Iraq-born trumpeter Amir ElSaffar has been making extraordinary music for several years, most notably with his sister Dena in eclectic pan-levantine band Salaam,and more recently with saxophonist Hafez Modirzadeh . ElSaffar’s latest adventure in east/west cross-pollination, his Two Rivers Ensemble has a new album, Inana, recently out on the adventurous Pi label, that’s a lock for pretty much everybody’s best-of-2011 lists as far as both jazz and Middle Eastern music are concerned. This is ElSaffar’s deepest venture into jazz to date, reminding how well his microtonal quartertone style – which basically doesn’t exist in western music – is suited to American postbop as it is everywhere east of the Nile and many points in between. The album is a thematic suite inspired by the Mesopotamian goddess of love and warfare. The melodies shift seamlessly between Arabic and western jazz modes, and as usual ElSaffar has a sensational band to play them: Shusmo’s Tareq Abboushi on buzuq; Zafer Tawil on oud and percussion; Ole Mathisen on alto sax; Carlo DeRosa on bass and Nasheet Waits on drums. One comparison that springs to mind is Ansambl Mastika, reedman Greg Squared’s deliriously intense pan-Balkan band, which also works many of the same tonalities as this group, although they’re crazier and more improvisational.

The opening track, Dumuzi’s Dream is stunning and intense, ElSaffar’s bright but allusive trumpet contrasting with the suspenseful, rustic, dark levantine groove underneath. Rolling triplets give way to insistence, an otherworldly, spiraling qanun solo, and a biting, pensive oud solo over judicious bass that ElSaffar breaks out of with the Arabic equivalent of major on minor. It’s creepy, and it gives absolutely no idea of how wildly he’s about to take it outside. Meanwhile, Waits proves as comfortably at home moving from one odd (to western ears, anyway) tempo to another, often playing polyrythms against the bass or the rest of the percussion, injecting one counterintuitive, incisive riff after another when he can sneak one in.

That’s sort of a prelude. The suite really gets going with Venus the Evening Star, where the main themes get introduced: this one, a tricky dance with a distinctly Greek shuffle bounce, flutters along amiably until Zawil’s oud solo takes it in a much more ominous direction, DaRosa’s pulse signaling a long, captivating return to the party as ElSaffar casually works his way up to a triumphant note. A suite within a suite, Inna’s Dance coalesces slowly, then sets a catchy, simple trumpet/sax riff over a hypnotic bass vamp, Abboushi adding a thoughtfully energetic sitar-like solo. As it progresses, it takes on a funky edge (that’s Abboushi bringing a little James Brown to the party), Waits and DaRosa’s polyrhythms hypnotic under ElSaffar’s river of microtones.

The warm, stately Lady of Heaven kicks off the most straight-up jazz-oriented section here, simple, sustained trumpet/sax harmonies over clanking buzuq and Waits’ gentle flurries. Infinite Variety picks up the pace, Abboushi reminding that jazz chords are also suited to the buzuq, ElSaffar’s clever arrangement setting up a series of echo permutations against the central bass riff. The big fifteen-minute epic Journey to the Underworld should be Journey Through the Underworld instead: moving from lengthy improvisations for oud and vocals, it reaches unexpectedly upbeat terrain, driven by DeRosa’s insistent bass, then goes murky and rubato until ElSaffar finally signals that the end of the tunnel is in sight, yet almost having to pull the rest of the ensemble out by himself. Those are merely the highlights: it’s an absolutely fascinating, intricately orchestrated performance.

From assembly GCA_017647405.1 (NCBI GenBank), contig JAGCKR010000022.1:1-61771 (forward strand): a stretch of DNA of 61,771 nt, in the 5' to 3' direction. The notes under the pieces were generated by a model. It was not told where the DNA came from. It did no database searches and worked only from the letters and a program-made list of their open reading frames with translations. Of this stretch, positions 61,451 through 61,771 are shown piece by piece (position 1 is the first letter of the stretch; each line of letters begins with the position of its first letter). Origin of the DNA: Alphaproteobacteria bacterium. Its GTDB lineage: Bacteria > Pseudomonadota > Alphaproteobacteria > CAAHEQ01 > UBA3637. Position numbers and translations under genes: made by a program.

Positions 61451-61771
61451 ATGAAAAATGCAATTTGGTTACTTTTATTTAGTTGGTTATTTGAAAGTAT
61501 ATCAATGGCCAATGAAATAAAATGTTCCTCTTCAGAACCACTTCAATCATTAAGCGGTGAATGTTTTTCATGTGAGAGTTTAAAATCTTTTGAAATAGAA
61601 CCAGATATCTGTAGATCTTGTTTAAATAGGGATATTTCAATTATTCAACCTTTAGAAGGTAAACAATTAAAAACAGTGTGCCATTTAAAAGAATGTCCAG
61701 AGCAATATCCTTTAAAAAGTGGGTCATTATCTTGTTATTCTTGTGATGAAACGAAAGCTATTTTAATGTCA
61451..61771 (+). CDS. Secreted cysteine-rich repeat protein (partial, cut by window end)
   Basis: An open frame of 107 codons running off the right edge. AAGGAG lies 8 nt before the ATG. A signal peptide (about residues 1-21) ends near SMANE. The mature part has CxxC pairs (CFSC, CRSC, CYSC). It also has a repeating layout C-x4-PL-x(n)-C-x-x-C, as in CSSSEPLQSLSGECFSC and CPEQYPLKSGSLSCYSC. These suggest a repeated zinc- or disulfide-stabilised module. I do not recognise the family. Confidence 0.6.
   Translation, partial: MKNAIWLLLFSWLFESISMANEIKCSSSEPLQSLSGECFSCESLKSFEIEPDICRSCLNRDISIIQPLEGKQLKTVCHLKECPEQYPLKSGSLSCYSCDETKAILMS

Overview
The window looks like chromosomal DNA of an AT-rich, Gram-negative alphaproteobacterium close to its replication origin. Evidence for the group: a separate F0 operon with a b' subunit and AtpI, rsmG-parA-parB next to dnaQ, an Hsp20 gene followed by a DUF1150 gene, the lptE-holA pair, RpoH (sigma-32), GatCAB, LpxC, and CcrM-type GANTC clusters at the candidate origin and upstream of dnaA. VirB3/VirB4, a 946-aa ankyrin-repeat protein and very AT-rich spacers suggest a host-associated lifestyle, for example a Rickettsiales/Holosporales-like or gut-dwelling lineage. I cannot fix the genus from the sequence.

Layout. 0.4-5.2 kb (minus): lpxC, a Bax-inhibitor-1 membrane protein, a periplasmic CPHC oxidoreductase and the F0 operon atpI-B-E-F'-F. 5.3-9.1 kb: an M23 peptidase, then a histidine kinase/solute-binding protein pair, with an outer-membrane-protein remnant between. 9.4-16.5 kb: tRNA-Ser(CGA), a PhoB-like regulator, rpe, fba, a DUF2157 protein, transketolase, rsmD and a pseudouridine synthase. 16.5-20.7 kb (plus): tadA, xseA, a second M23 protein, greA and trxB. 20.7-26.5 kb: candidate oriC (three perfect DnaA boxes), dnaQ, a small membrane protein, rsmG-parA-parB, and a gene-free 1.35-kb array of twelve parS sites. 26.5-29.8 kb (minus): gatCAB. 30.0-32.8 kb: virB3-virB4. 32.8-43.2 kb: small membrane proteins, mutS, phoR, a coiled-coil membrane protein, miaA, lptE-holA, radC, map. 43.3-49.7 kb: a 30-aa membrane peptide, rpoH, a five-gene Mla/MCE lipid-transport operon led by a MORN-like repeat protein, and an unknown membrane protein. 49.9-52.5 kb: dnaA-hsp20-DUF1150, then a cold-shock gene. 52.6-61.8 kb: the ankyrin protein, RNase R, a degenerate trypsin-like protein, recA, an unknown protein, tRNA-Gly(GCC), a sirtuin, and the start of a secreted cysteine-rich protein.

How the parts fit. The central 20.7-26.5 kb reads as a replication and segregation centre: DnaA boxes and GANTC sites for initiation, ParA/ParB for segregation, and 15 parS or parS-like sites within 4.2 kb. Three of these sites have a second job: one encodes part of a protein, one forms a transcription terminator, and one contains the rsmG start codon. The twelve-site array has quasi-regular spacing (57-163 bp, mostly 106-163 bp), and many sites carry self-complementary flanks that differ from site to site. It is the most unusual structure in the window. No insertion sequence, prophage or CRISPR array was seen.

The suite’s concluding segment, Venus the Morning Star, answers the question of what side the goddess will end on: with a return of the simple, supple opening theme, it’s an optimistic, brightly evocative early morning tableau. The final track, Al-Badia, isn’t part of the suite, but it ends the album on the same richly intense note where began, an imaginative blend of oldschool funk and Mohammed Abdel Wahab cinematic hitworthiness, the instruments taking turns nailing the place where the choir would respond as the verse hits a turnaround. The fun the band is having is visceral: count this among the best albums to come over the transom here this year.

November 16, 2011 Posted by | jazz, middle eastern music, Music, music, concert, review | , , , , , , , , , , , , , , , , , , , , , , , , , , , | Leave a comment

I-Wayne: Philosopher King of the Reggae Ballad

Fans of roots reggae might have wondered what happened to I-Wayne, who burst on the scene back in 2005 with the hit Can’t Satisfy Her, from his album Lava Ground. He hasn’t been idle. At a revealing private performance for media late last month, he revealed that one way he gets inspiration for songs is to take a walk on Port Henderson Hill in his native Portmore, Jamaica, an area packed with history: the eras of Sir Francis Drake, the holocaust of the slave trade, the struggle for Jamaican independence and then of the Rastas have been interwoven over the centuries there. It’s fertile territory for deep thinking, which is what I-Wayne offers on his long-awaited new album Life Teachings. This guy is a serious artist – relevant without being preachy, romantic without being saccharine, he combines the confrontational, politically-charged fire of, say, an Anthony B with the easygoing spirituality and charm of Luciano. If those artists go back a few years, so does the vibe on the album: it’s real roots reggae, with a band, and real bass and drums, recorded in the same clean, efficient style as a Dr. Dread production from around the turn of the century. It’s out now on VP, the folks behind the Strictly the Best compilations for what seems about a century.